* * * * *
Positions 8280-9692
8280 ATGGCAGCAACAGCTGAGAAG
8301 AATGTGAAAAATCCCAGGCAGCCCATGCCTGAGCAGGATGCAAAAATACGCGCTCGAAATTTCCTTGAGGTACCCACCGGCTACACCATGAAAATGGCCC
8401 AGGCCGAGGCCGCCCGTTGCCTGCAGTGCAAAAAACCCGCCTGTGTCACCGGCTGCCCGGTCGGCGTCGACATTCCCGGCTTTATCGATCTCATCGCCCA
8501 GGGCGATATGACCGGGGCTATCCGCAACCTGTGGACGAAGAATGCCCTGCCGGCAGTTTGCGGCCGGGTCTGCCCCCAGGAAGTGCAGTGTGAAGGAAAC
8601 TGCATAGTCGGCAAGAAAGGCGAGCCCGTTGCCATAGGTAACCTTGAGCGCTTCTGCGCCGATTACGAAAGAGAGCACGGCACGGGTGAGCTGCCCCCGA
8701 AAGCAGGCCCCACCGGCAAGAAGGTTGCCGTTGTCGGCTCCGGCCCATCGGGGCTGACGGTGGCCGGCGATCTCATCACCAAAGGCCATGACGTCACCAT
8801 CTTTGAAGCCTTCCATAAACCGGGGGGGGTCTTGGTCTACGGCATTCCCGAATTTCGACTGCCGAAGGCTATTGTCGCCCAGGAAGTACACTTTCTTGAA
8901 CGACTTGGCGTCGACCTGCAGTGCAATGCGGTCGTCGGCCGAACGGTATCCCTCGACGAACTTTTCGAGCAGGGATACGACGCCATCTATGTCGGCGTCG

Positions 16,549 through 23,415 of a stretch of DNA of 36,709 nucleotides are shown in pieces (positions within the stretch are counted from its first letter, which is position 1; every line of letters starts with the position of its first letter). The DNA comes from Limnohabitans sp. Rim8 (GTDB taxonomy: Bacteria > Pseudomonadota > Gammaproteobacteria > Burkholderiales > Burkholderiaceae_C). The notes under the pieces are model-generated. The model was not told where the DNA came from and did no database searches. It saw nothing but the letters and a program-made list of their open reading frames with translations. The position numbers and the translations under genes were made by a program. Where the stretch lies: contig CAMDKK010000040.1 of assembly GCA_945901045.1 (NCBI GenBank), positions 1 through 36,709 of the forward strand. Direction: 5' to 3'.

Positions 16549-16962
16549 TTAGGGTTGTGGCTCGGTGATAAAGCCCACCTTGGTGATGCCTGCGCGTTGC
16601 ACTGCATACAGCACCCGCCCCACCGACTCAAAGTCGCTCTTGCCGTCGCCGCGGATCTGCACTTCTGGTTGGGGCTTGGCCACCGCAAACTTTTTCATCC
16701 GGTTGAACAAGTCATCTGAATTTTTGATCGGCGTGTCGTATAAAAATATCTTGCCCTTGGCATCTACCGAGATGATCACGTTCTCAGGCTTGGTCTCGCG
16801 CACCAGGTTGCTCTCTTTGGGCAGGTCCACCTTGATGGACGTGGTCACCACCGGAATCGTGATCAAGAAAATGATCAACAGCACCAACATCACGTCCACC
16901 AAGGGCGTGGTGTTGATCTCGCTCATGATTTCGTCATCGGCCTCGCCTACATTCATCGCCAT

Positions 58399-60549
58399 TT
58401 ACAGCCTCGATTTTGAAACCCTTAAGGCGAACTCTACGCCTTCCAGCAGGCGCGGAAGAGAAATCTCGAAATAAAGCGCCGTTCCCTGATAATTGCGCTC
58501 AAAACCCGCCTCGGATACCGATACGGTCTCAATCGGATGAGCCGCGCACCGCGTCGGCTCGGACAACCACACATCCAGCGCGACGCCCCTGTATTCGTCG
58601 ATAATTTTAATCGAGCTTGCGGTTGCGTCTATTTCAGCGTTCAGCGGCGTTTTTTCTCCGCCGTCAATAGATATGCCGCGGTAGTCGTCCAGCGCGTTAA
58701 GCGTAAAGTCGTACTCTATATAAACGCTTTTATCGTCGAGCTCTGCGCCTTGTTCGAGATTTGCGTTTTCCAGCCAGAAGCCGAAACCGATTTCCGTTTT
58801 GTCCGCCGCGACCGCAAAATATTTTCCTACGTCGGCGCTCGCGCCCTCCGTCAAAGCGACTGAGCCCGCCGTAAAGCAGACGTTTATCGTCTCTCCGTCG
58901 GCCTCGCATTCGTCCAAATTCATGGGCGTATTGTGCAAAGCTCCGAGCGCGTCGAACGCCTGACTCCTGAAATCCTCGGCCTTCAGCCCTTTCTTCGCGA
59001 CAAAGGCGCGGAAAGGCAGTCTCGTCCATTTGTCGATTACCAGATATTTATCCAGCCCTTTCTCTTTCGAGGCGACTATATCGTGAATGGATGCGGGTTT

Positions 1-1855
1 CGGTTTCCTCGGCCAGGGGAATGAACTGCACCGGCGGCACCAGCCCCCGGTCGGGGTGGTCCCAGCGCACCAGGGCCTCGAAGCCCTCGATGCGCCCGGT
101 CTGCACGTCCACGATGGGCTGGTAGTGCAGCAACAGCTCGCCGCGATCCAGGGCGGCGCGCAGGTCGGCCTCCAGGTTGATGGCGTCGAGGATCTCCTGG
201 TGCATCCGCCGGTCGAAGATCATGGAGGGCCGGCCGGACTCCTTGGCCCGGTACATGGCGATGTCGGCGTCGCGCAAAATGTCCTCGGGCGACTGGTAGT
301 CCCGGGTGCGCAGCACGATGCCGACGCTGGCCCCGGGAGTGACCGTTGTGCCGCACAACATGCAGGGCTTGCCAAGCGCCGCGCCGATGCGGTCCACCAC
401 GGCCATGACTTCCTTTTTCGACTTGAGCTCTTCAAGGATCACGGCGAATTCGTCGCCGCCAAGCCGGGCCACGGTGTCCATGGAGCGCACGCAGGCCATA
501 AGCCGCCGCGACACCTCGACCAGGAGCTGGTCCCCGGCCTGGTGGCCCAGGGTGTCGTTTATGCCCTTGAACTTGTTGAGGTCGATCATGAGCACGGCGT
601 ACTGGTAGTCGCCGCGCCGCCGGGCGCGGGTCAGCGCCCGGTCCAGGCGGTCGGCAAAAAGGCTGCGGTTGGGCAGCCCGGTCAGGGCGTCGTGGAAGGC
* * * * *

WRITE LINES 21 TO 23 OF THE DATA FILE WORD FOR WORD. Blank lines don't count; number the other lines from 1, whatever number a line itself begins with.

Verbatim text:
58601 ATAATTTTAATCGAGCTTGCGGTTGCGTCTATTTCAGCGTTCAGCGGCGTTTTTTCTCCGCCGTCAATAGATATGCCGCGGTAGTCGTCCAGCGCGTTAA
58701 GCGTAAAGTCGTACTCTATATAAACGCTTTTATCGTCGAGCTCTGCGCCTTGTTCGAGATTTGCGTTTTCCAGCCAGAAGCCGAAACCGATTTCCGTTTT
58801 GTCCGCCGCGACCGCAAAATATTTTCCTACGTCGGCGCTCGCGCCCTCCGTCAAAGCGACTGAGCCCGCCGTAAAGCAGACGTTTATCGTCTCTCCGTCG